The hard part about blogging after a trip is realizing all the things you should have done. For example, I wish that I’d realized I was going to start a blog. If I’d known that I would have spent much more time taking better pictures.
Case in point, the redwoods. They just don’t photograph well except in the vertical format, which annoys my photographer sensibilities. And then when you finally find the time to write about it the pictures you did bother take just aren’t quite up to the task – you have to scroooooolllll to see them all.
That’s a camper to the right there – imagine you’re standing right down at the base. Gawwwd they’re big!
So let’s catch up. The reason I’m talking about this is in mid 2017 we left Vacaville (close’ish to San Francisco) after completing some unexpected repairs to the Airstream and I was determined to get us to the redwoods come hell or high water.
To get there we took the 101 north to the Humboldt Redwoods State Park.
For our overnight we stayed at the Giant Redwoods RV & Camp right off the 101 where the opening picture above was taken:
I have to say, Giant Redwoods RV & Camp was just wonderful. The vibe was laid back and easy, there was lots to explore including awesome access to the South Fork Eel River. Sites were level, shaded and equipped with full services:
There was a nice new clean bathhouse and the owners were friendly and accommodating. They even placed some calls for us to work out a glitch in our Good Sam membership. I also super appreciated their laid back welcome for dogs.
The next day we drove up the 101 which hugs the coastline. Our destination was Redwood Meadows RV Resort which is just outside Crescent City.
Although the 101 hangs precariously to the seaside cliffs, and the trees are thick, you still get heart-stopping views like this one now and again. I mean, if you’re into that sort of thing ;o)
When we passed through Crescent City and managed a little time to explore the water. The bay is so shallow the water recedes extensively at low tide.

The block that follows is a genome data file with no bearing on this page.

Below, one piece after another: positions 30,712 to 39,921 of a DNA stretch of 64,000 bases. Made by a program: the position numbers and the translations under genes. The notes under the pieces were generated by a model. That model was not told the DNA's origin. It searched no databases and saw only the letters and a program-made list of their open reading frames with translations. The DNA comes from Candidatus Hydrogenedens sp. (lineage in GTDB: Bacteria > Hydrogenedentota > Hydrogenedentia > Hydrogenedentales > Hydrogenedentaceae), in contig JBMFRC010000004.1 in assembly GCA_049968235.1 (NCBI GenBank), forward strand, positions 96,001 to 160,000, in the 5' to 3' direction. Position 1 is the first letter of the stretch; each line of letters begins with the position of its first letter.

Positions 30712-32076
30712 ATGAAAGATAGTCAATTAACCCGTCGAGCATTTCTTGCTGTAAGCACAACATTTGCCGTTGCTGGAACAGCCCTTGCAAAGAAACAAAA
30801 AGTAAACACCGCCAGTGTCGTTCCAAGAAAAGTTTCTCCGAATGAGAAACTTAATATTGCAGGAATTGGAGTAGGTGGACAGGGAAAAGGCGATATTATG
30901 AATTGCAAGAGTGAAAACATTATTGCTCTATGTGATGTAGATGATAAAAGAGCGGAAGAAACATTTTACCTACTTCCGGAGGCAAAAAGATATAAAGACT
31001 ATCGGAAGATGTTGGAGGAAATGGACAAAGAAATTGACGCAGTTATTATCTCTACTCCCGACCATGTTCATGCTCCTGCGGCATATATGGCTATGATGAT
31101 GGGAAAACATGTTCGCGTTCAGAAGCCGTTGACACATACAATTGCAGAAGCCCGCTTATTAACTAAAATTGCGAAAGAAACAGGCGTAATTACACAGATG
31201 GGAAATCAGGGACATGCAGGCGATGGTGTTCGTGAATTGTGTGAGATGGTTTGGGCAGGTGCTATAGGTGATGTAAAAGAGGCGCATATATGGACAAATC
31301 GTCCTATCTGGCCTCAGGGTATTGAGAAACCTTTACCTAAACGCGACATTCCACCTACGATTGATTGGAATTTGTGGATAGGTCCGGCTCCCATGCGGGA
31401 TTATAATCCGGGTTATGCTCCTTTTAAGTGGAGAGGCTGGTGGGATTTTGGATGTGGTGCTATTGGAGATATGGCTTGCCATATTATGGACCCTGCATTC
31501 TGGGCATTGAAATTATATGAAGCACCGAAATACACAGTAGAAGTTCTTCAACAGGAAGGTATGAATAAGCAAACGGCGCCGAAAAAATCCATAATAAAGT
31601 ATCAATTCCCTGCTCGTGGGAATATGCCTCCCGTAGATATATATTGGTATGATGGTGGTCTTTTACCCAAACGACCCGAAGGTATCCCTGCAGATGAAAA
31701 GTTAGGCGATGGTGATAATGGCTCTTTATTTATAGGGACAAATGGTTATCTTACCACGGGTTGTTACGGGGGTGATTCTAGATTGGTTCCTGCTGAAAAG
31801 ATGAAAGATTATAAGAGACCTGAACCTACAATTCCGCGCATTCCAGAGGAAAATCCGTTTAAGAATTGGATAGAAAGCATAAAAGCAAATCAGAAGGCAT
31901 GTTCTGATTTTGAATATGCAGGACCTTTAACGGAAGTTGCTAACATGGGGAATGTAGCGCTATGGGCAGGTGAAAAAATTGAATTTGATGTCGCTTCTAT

Finally we made our way to Redwood Meadows RV Resort, of which I managed to get exactly zero pictures.
Even without the pictures I can say only good things. The park has trees but it’s been substantially thinned so satellite reception, ironically, was just fine. Our site was level, clean and fully equipped. People were friendly, though evidently there had been some problems with theft in the past. Prices, in my opinion, we exceptional both for the time of year an ambiance.
The best thing about this campground though was location. Perched right on the edge of the Jedediah Smith Redwoods State Park the park offered convenient access to Crescent City and exceptional access to acres of redwoods. We made frequent trips into town for supplies but still felt very much “away from it all”.
Riding the Redwoods
Ah yes, my favorite topic. Mountain biking.
Located close to Redwood Meadows RV Resort is the Little Bald Hills Trail, which is located directly across the Smith River from the RV park. Strangely getting there involved a somewhat serpentine though jaw-droppingly picturesque route.
Part of the drive includes a covered bridge which I think might be made out of redwood. I sort of expected to see Ichabod Crane.
The trailhead begins at Howland Hills Road, which is surrounded by tall and dense redwoods. The road is narrow and winding but parking at the trailhead was spacious enough for half-dozen trucks.
From there things got intense. This trail runs at a grade sometimes over 20% and with the humidity running 100% within seconds the sweat was rolling off of me and attracting car-sized mosquitoes. But who cares, look at this place!
Interestingly one of the strongest memories I have from the redwoods is the smell. It’s a very distinctive pleasant sweet odor. I can still smell it when I think about it.
Flowers were uncommon, only sprouting up in rare patches of open sunlight.
The climb was absolutely brutal, requiring frequent dismounts due to fitness and thick dead-fall. Still, at the top I was greeted with a fairy like view. I found that the higher I got the redwoods gave way to more common pine and less fog.
Despite the murderous climb I rode this trail a half-dozen times during our stay. It’s not for the lighthearted but damn what an experience.
Our trip to the redwoods had the best possible outcome – it made us want more. We only spent a couple weeks there due to our soon-to-end travel so now we have a little seed germinating that will almost certainly take us back to there for a much longer stay. This place absolutely has “it” and we can’t wait to go back.